Guest Blog By Martin J. Leahy, PhD
Assume, for the sake of argument, that the grand jury reports were political propaganda. Assume also that all of the other investigations in the country, which pointed to identical patterns of behavior, were also political propaganda, motivated by feminists, gays, and other “anti-Catholic” types. How do you explain the fact that faithful Catholics, who love the Church, discovered the very same patterns that make up the bishop’s handling of the sex and power abuse scandal in the Catholic Church?
Let’a ask: what was the actual experience of the bishops by Catholic leaders chosen by the bishops to head review boards?
2003 Gov. Frank Keating, Chair, National Review Board compared the bishops to the Mafia. He said this in his letter of resignation:
As I have recently said, and have repeated on several occasions, our Church is a Faith institution. A home to Christ’s people. It is not a criminal enterprise. It does not condone and cover up criminal activity. It does not follow a code of silence. My remarks, which some bishops found offensive, were deadly accurate. I make no apology. To resist grand jury subpoenas, to suppress the names of offending clerics, to deny, to obfuscate, to explain away; that is the model of a criminal organization, not my church.
2004 Justice Ann Burke, Keating’s successor, claimed that the bishops manipulated the board for public relations purposes. The NCR headlineread: Review board head charges bishops ‘manipulated’ sex abuse panel and withheld information: Bishops ‘anxious to put these matters behind them.’
The high-profile lay committee investigating the clergy sex abuse scandals was “manipulated” by the bishops, who used the 13-member National Review Board for public relations cover while withholding key information from the panel.
That charge was made in a March 30 letter from Anne Burke, the Illinois Court of Appeal Justice who serves as the Board’s interim chair, to bishops’ conference President Wilton Gregory.
She learned that Pennsylvania and New Jersey bishops, including Justin Rigali, were working in secret to undermine the work of the review board.
Charles Chaput, archbishop of Denver, was the attack dog who took on Justice Burke. The following is from NCR
Meanwhile, on April 2, Denver Archbishop Charles Chaput and his auxiliary bishop, Jose Gomez, responded to Burke. Her letter, they wrote, “assumes the worst motives on the part of the bishops, despite the progress that has already been made. Your language is designed to offend and contains implicit threats that are, to put it mildly, inappropriate for anyone of your professional stature.” Burke’s letter, said the two bishops, “invites resistance”….
Chaput and Gomez, however, questioned whether such audits are necessary.
The Charter, said Chaput and Gomez, “nowhere requires an annual national audit and the expense, staff and structures that would involve. We do not necessarily oppose such an audit. We do think it would make more sense on a triennial or quadrennial basis.”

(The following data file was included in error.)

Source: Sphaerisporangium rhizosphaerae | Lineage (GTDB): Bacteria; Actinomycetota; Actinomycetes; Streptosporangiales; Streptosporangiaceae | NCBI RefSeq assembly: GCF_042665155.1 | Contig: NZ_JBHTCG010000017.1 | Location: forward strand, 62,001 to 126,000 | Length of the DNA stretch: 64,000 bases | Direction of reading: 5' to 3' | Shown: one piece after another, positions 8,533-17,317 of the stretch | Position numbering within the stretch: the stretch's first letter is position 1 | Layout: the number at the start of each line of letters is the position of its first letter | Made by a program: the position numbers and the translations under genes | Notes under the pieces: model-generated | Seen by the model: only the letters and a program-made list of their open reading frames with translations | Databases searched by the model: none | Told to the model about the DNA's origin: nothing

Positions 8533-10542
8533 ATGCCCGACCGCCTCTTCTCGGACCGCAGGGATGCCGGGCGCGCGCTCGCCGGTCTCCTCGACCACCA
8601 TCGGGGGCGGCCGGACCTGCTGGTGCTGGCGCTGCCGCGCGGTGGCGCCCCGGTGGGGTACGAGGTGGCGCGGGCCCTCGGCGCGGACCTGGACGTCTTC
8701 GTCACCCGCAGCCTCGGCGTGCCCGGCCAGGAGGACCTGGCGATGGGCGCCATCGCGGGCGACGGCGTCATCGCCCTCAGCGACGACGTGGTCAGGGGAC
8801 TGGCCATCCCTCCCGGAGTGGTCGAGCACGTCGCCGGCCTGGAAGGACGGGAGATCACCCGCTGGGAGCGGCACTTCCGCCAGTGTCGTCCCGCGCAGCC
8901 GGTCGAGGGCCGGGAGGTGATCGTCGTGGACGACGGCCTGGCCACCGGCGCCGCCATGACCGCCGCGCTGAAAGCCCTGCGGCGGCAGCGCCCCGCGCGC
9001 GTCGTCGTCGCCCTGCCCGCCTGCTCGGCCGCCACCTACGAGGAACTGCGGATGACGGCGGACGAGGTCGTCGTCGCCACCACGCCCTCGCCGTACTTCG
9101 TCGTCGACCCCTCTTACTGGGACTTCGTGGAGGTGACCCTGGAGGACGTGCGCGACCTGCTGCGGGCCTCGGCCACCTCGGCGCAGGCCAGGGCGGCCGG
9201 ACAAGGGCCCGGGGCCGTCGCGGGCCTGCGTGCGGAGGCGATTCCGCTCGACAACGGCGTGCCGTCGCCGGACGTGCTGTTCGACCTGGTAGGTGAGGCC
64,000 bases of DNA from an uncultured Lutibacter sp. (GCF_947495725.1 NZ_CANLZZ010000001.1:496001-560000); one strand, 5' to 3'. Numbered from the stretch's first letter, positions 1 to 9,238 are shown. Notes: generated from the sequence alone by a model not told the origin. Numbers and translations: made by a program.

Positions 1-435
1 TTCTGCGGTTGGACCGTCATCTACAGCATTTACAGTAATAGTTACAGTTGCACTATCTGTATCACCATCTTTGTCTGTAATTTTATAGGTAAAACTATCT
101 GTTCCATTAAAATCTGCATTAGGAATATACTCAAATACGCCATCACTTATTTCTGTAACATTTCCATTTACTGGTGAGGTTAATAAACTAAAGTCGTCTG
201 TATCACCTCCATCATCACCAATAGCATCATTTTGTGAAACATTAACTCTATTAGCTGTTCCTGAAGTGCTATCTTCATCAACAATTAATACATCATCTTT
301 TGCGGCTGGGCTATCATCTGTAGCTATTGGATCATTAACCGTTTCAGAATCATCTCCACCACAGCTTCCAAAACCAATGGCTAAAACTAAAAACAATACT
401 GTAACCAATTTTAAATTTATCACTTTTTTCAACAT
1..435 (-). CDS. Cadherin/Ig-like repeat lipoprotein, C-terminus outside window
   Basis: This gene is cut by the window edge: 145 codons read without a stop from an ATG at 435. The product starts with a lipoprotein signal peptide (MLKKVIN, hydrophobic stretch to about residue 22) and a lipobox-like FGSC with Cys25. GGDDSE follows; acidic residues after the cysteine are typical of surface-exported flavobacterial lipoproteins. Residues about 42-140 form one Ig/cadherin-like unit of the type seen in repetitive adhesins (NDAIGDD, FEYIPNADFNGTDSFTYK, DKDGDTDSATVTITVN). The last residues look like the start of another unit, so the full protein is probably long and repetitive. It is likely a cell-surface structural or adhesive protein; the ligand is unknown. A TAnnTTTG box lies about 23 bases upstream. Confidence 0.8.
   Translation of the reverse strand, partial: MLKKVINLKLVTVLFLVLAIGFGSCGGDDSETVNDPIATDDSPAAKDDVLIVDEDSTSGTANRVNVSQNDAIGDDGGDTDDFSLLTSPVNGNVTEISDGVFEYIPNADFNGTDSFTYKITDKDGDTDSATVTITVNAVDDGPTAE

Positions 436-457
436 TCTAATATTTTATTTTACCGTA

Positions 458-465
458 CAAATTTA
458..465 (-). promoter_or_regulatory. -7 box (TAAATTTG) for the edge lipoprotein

Further, said Chaput and Gomez, the Review Board overstepped its mandate. “It is not the NRB’s duty to interpret the Charter. The NRB is an important advisory body at the service of the bishops. It does not and cannot have supervisory authority”.
This is more data about Chaput’s track record on the sex and power abuse crisis; this, from a letter with his signature.
2011 Ann Marie Catanzaro, Chair of the Philadelphia Review Board, says members of the Review Board learned about the most recent Grand Jury investigation only days before the release of the report. In a letter to Commonweal, she explained the Review Board’s process and how the archdiocese withheld information from members. On the Philadelphia bishops, she had this to say:
Although concerns about liability can be legitimate, addressing the abuse scandal from a legalistic perspective focused on protecting the archdiocese from liability is simply wrong.
Cardinal Rigali and his auxiliary bishops also failed miserably at being open and transparent. Their calculated public statements fueled speculation that they had something to hide. Since the release of the February grand-jury report, their carefully scripted statements led laity and clergy alike to wonder whether the archdiocese had told the whole truth. As a result, many Philadelphians believe the archdiocese kept child molesters in ministry.
We all know the pattern: secrecy, silencing, concern for small “s” scandal (public relations damage), lawyering up, and reminding all around them that bishops have ultimate unilateral authority. There is rarely much, if anything, about the child. I have read hundreds of page of subpoenaed documents and don’t think I ever saw: “How is that little boy!?!” In some cases, clerics reminded parents and others about the need to avoid “giving scandal,” the big “S” Scandal, that sin against charity where saying negative things about the Church, even if true, risked undermining the faith of the “little ones” — us ignorant sheep who, having had our faith shaken, might leave the Church and risk eternal damnation.
The standing ovation for Lynn could be interpreted in many ways. I see it as a hip hip hooray for clericalism.
How much more evidence do we need to know that we cannot count on the clergy, especially the famously compliant Philadelphia clergy, for leadership to change this organizational culture?
When people are at Mass on Sunday how many will look up and wonder: Did that priest jump up to applaud Lynn? Maybe you should ask him.